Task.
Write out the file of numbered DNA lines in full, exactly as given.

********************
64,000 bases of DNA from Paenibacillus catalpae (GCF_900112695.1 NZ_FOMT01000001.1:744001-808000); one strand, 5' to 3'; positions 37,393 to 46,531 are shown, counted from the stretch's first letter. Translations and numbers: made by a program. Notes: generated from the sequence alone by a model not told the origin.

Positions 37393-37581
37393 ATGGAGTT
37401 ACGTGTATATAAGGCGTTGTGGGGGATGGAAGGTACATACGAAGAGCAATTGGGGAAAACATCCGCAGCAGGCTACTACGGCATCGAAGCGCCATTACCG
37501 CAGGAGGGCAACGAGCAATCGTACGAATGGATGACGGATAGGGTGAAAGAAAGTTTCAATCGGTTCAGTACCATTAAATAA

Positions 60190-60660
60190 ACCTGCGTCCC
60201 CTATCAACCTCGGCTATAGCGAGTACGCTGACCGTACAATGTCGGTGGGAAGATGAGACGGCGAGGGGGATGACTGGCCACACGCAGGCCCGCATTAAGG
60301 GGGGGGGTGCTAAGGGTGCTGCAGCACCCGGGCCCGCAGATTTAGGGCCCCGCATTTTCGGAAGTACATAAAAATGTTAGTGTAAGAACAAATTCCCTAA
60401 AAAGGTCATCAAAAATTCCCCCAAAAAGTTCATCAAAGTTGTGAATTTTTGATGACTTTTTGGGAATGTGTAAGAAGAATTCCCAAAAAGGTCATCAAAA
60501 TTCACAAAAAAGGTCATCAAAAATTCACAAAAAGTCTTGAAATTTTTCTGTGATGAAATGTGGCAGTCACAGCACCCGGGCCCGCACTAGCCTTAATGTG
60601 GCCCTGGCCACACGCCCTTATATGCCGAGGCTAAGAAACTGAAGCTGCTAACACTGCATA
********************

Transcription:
64,000 bases of DNA from Paenibacillus catalpae (GCF_900112695.1 NZ_FOMT01000001.1:744001-808000); one strand, 5' to 3'; positions 37,393 to 46,531 are shown, counted from the stretch's first letter. Translations and numbers: made by a program. Notes: generated from the sequence alone by a model not told the origin.

Positions 37393-37581
37393 ATGGAGTT
37401 ACGTGTATATAAGGCGTTGTGGGGGATGGAAGGTACATACGAAGAGCAATTGGGGAAAACATCCGCAGCAGGCTACTACGGCATCGAAGCGCCATTACCG
37501 CAGGAGGGCAACGAGCAATCGTACGAATGGATGACGGATAGGGTGAAAGAAAGTTTCAATCGGTTCAGTACCATTAAATAA

Positions 60190-60660
60190 ACCTGCGTCCC
60201 CTATCAACCTCGGCTATAGCGAGTACGCTGACCGTACAATGTCGGTGGGAAGATGAGACGGCGAGGGGGATGACTGGCCACACGCAGGCCCGCATTAAGG
60301 GGGGGGGTGCTAAGGGTGCTGCAGCACCCGGGCCCGCAGATTTAGGGCCCCGCATTTTCGGAAGTACATAAAAATGTTAGTGTAAGAACAAATTCCCTAA
60401 AAAGGTCATCAAAAATTCCCCCAAAAAGTTCATCAAAGTTGTGAATTTTTGATGACTTTTTGGGAATGTGTAAGAAGAATTCCCAAAAAGGTCATCAAAA
60501 TTCACAAAAAAGGTCATCAAAAATTCACAAAAAGTCTTGAAATTTTTCTGTGATGAAATGTGGCAGTCACAGCACCCGGGCCCGCACTAGCCTTAATGTG
60601 GCCCTGGCCACACGCCCTTATATGCCGAGGCTAAGAAACTGAAGCTGCTAACACTGCATA